One aspect of life aboard the Raven that does feel like it belongs in the distant past is the eventual selection of your queen. Functionally she's essentially a provider of extra abilities on the battlefield from time to time, as well as the source of extra dialogue which can affect your aforementioned favour with the various representatives, but there's something slightly unsettling about the way you have to pick your wife from a pool of four - lizard, undead, dwarf or elf - based on a paltry few lines said beforehand. In a game where the characters are mostly fleshed-out and properly introduced before you have to make any decisions regarding them, being put on the spot all of a sudden feels like a strange change of tack. Perhaps that's the idea. For the record, I ended up with the lizard princess, basing my choice on the fact that she was the only one among them that outwardly recognized how abhorrent an arranged political marriage was. She wasn't all that flirtatious, but somehow I don't think I was missing out on much.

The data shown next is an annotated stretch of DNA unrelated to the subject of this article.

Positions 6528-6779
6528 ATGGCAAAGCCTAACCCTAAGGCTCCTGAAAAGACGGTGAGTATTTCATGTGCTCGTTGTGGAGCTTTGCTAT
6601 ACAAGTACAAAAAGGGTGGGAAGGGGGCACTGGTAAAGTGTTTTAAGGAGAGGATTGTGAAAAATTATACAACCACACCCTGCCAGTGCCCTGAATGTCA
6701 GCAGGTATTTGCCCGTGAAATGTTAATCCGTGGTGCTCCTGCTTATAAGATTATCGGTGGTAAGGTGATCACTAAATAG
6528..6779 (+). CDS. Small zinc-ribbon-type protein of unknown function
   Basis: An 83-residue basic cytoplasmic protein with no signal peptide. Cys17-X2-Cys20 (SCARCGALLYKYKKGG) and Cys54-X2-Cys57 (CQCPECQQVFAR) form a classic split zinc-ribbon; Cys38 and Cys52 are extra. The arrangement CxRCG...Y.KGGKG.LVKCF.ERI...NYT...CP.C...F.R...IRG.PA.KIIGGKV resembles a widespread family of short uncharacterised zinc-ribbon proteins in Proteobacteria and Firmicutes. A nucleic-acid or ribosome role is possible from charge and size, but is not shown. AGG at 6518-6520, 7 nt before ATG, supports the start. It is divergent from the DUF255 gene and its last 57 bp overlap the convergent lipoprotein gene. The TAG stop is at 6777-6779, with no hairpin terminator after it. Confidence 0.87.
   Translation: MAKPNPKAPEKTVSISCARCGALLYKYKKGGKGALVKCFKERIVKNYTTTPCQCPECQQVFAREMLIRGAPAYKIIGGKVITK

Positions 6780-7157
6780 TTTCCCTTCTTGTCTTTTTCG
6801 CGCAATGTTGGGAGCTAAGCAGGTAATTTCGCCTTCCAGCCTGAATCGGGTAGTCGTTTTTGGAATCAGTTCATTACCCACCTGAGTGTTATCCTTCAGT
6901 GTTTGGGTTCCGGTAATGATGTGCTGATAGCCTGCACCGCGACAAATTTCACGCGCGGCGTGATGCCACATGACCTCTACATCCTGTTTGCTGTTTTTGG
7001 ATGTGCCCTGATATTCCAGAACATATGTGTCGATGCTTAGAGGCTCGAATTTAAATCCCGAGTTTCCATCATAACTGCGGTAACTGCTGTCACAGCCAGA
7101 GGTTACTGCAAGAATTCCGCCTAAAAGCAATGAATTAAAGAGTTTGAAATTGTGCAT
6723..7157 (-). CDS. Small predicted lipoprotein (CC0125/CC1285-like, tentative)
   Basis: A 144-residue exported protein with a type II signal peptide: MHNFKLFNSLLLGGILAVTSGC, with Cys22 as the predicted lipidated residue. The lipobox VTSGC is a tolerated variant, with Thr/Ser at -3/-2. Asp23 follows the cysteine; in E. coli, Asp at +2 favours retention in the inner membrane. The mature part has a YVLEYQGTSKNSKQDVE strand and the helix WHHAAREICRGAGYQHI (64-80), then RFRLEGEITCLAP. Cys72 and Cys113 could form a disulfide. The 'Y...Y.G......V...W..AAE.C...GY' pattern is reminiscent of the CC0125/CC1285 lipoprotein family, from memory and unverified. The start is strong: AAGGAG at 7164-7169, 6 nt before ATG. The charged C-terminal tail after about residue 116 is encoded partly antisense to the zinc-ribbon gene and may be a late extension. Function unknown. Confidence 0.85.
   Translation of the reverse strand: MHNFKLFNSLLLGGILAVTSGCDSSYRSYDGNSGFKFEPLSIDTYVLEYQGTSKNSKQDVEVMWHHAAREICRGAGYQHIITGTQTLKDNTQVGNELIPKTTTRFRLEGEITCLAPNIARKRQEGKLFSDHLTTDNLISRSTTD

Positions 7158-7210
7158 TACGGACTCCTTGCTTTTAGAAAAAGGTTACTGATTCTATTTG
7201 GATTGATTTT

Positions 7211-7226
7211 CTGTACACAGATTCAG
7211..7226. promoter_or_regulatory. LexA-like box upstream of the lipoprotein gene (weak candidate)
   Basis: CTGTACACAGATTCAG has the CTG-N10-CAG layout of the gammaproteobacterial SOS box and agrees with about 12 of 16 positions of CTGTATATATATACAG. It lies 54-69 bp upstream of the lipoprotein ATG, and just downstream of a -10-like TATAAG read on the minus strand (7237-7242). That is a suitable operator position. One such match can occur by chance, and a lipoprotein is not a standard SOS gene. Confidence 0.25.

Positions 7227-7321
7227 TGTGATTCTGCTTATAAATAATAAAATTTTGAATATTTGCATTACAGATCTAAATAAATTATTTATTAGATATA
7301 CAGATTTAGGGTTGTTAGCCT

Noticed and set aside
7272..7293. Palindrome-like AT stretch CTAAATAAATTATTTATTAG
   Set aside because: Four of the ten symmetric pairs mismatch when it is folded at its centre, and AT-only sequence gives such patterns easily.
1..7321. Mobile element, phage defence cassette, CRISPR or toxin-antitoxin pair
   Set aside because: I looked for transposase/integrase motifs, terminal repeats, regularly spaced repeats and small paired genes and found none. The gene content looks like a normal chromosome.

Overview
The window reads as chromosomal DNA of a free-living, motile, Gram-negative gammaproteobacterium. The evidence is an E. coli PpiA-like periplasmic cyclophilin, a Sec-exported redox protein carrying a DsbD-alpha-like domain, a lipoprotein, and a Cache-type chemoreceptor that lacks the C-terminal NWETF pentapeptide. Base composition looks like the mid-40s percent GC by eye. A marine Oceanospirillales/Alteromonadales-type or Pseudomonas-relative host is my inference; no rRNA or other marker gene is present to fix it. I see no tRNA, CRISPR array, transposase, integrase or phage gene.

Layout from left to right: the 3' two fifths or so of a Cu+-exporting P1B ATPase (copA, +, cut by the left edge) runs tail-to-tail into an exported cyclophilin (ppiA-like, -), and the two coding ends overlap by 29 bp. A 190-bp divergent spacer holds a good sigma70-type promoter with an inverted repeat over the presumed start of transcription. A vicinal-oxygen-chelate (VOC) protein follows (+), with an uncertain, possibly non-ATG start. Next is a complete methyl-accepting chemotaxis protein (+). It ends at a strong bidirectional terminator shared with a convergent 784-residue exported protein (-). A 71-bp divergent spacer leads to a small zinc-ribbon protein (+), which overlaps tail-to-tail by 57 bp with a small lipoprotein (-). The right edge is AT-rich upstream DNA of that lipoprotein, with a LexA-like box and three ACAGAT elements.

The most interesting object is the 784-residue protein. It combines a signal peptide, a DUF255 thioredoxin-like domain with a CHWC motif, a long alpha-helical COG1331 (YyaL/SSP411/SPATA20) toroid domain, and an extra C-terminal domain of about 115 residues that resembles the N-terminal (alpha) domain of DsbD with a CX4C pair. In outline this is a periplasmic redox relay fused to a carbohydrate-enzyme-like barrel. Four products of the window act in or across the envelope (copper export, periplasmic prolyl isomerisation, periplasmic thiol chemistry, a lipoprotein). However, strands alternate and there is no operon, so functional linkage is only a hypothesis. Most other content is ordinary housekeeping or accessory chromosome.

We didn't come here to dally with princesses though, did we? No sire, we are at war! Dragon Commander loves its warfare so much that it isn't happy with just being a real-time or turn-based strategy title: it instead opts to delicately glue the two modes together, with interesting results. The overworld map takes the form of a sort of pseudo-board game, wherein you can manufacture armies and move them around Rivellon on a turn-by-turn basis. Conquering areas grants you more gold, recruits and upgrade points per turn, as well as the occasional extra structure with special attributes, so the game quickly becomes a confused rush to grab land and hold it. When two or more opposing factions occupy the same area, Dragon Commander flips a switch and goes into RTS mode, turning the armies currently loitering on the region into units that can be manipulated from the battle's beginning (although you can create structures and manufacture units during the battle, which you will need to do if they go on for too long). Combining the instant introduction of a truckload of units with relatively small map sizes, the RTS sections are typically fast and brutal, but as a result feel like the shallowest part of the game, becoming not much more than an excuse to mash your hordes of assorted units together and see who comes out on top. There's little else to do, really, what with the upgrade paths being shifted over to permanent RPG elements and the lack of anything resembling an economy system. I have the micro-management skills of a panda wearing oven gloves, so my preferred strategy is to select everything I have and attack-move my way over to the enemy base, and was amazed to find just how often this worked out in my favour, even when partially outnumbered.